When the voting is closed, a final head count is conducted, and each precinct apportions delegates to the county convention. These numbers are reported to the state party, which counts the total number of delegates for each candidate and reports the results to the media. Most of the participants go home, leaving a few to finish the business of the caucus: each preference group elects its delegates, and then the groups reconvene to elect local party officers and discuss the platform. The delegates chosen by the precinct then go to a later caucus, the county convention, to choose delegates to the district convention and state convention. Most of the delegates to the Democratic National Convention are selected at the district convention, with the remaining ones selected at the state convention. Delegates to each level of convention are initially bound to support their chosen candidate but can later switch in a process very similar to what goes on at the precinct level; however, as major shifts in delegate support are rare, the media declares the candidate with the most delegates on the precinct caucus night the winner, and relatively little attention is paid to the later caucuses.

2004 Democratic process[edit]

In 2004, the meetings ran from 6:30 p.m. until approximately 8:00 p.m. on January 19, 2004, with a turnout of about 124,000 caucus-goers.[5] The county convention occurred on March 13, the district convention on April 24, and the state convention on June 26. Delegates could and did change their votes based on further developments in the race; for instance, in 2004 the delegates pledged to Dick Gephardt, who left the race after the precinct caucuses, chose a different candidate to support at the county, district, and state level.

The number of delegates each candidate receives eventually determines how many state delegates from Iowa that candidate will have at the Democratic National Convention. Iowa sends 56 delegates to the DNC out of a total 4,366.

Of the 45 delegates that were chosen through the caucus system, 29 were chosen at the district level. Ten delegates were at-large delegates, and six were "party leader and elected official" (PLEO) delegates; these were assigned at the state convention. There were also 11 other delegates, eight of whom were appointed from local Democratic National Committee members - two were PLEO delegates and one was elected at the state Democratic convention.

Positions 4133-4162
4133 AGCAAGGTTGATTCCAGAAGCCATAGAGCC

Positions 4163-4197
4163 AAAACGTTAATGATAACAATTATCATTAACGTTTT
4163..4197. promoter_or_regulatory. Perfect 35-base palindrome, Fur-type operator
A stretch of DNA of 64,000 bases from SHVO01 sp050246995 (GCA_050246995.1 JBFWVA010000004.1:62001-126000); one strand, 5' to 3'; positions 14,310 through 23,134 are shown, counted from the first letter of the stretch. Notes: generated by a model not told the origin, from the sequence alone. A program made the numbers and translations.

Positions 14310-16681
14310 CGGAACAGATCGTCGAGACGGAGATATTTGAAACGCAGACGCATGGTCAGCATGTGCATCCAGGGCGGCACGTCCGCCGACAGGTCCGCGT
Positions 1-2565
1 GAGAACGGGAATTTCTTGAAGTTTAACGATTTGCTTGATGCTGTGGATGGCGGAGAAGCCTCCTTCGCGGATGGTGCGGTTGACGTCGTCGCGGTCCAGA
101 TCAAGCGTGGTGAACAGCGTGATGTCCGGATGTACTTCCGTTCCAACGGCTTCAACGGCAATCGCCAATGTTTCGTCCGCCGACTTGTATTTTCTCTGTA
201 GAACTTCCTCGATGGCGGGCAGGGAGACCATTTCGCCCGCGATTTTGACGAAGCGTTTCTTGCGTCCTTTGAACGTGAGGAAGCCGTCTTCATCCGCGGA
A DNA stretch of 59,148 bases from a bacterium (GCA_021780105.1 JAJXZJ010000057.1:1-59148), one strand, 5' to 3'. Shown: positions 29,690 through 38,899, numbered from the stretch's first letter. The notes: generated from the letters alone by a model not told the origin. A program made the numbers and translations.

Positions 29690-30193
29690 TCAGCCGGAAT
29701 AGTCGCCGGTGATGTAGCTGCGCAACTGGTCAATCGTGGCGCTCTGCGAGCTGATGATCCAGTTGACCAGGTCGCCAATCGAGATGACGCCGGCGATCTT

In 2014, the Iowa Democratic Party announced changes to the caucus system that will allow members of the military to participate in a statewide caucus and establish satellite caucuses for the disabled and others who have trouble making it to the physical location of the caucuses. They will also work for the passage of a new law that requires employers to allow employees to take time off for the caucuses.[6]

2008 process[edit]

The 2008 Iowa caucuses took place January 3 at 7 p.m. CT.[7] Candidates spent tens of millions of dollars on local television advertisements[8] and hundreds of paid staff[9] in dozens of field offices.[10] Barack Obama (D) and Mike Huckabee (R) were the eventual winners.

2012 process[edit]

The 2012 Iowa caucuses took place on Tuesday, January 3, starting at 7 p.m. CT. Incumbent president Barack Obama only faced minor opposition in the Democratic caucus and received 98% of the vote,[11] but the Republican caucus was heavily contested between several challengers. Initial results reported that Mitt Romney beat out Rick Santorum by just 8 votes,[12] but when the final results came out two weeks later Rick Santorum secured the victory over Romney by a margin of 34 votes with Ron Paul in a strong 3rd. Results were certified by the Caucus but not by the Republican party who declared it a split decision due to missing reports from 8 precincts,[12] but who later certified the caucus as a win for Santorum.[13] The caucus winner changed yet again when the Iowa delegate totals were finally determined giving Ron Paul the win along with several other states that same weekend.[citation needed]

Past winners[edit]

Candidates in bold eventually won their party's nomination. Candidates also in italics subsequently won the general election.